Bid to save sandpiper at risk of extinction in Russia
Conservationists have embarked on a mission to save one of the world's rarest birds, the spoon-billed sandpiper, from extinction.
Fewer than 200 pairs of spoon-billed sandpipers were thought to exist in 2009, and since then, the population has thought to have declined by a quarter each year.
So a specialist team of bird experts are flying to the sandpiper's home in northeast Russia to collect and incubate eggs and set up a captive breeding population.
End Quote Dr Geoff Hilton Head of Species Research, WWT
This adaptation, entirely unique to its family, makes it one of the most weird and wonderful bird species on the planet”
The captive population of spoon-billed sandpipers will be housed in Moscow Zoo for quarantine purposes, then moved to a specially built unit at the headquarters of the Wildfowl & Wetlands Trust (WWT) in Slimbridge, Gloucestershire, UK.
The emergency mission is being undertaken by the WWT and Birds Russia, working with colleagues from the Royal Society for the Protection of Birds, British Trust for Ornithology (BTO), BirdLife International, ArcCona, the Spoon-billed Sandpiper Task Force and Moscow Zoo.
Experts fear that, without intervention, the spoon-billed sandpiper could be extinct within ten years.
The count of 200 pairs in 2009 is an upper estimate and there may have been as few as 120 pairs at that time.
Surveys since suggest that the counted population is falling by 26% a year, with juveniles having a particularly low rate of survival.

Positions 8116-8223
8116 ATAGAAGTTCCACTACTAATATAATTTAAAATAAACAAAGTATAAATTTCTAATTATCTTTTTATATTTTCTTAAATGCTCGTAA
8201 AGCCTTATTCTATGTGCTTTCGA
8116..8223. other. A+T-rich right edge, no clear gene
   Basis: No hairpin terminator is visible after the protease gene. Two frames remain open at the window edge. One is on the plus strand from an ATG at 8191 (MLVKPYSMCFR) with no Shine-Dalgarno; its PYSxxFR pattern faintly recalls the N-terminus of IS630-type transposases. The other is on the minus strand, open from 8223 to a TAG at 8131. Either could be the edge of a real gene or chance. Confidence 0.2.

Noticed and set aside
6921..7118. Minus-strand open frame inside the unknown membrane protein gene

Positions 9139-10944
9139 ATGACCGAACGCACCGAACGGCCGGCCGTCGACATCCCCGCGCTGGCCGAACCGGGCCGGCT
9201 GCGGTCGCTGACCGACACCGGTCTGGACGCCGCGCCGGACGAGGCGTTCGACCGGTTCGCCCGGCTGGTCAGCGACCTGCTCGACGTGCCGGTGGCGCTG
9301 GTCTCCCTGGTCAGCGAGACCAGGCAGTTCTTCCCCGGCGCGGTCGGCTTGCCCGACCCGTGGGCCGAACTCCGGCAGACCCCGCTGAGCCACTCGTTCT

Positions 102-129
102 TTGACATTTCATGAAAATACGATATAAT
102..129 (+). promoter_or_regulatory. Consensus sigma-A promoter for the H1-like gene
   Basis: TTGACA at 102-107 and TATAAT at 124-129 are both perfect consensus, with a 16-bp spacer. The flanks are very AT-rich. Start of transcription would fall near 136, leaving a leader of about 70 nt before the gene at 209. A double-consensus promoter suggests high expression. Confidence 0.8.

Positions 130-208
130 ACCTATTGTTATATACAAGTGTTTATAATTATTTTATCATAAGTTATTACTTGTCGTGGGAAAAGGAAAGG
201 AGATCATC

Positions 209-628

Spoon-billed sandpipers (Eurynorhynchus pygmeus) are a small Arctic wading bird, sporting a bill shaped like a spoon.
"This adaptation, entirely unique to its family, makes it one of the most weird and wonderful bird species on the planet," says Dr Geoff Hilton, Head of Species Research at the WWT.
The BTO's shorebird expert, Dr Nigel Clark, agrees: "There is only one wader that eats with a spoon and we need to try everything we can to save it from extinction."
The bird divides its time between northeast Russia and the Bay of Bay of Martaban, Myanmar (Burma) and the Bay of Bengal in Bangladesh.
Travelling between, they migrate over 8,000km (4,970 miles) on a journey that may pass through Japan, North Korea, the Republic of Korea, China, Vietnam, Thailand, Myanmar, Bangladesh and India.
Unsustainable levels of subsistence hunting, particularly within the wintering areas in Myanmar and Bangladesh, are thought to be driving the species's decline.
Degradation and reclamation of the inter-tidal mudflats along many countries in Asia is exacerbating the problem.
No spoon-billed sandpipers currently exist in captivity.
Currently the team are in Russia waiting to locate and collect eggs from the breeding grounds.
They will construct an incubation facility out on the tundra where they will hatch the chicks before transferring the fledged young via sea and air back to Moscow Zoo for quarantine.
"It is absolutely clear that the spoon-billed sandpiper cannot be saved without action to reduce the threats to the wild population, but it is going to be difficult to achieve a turnaround quickly enough to avert extinction. Creating a captive population now may buy us some time," says Dr Hilton.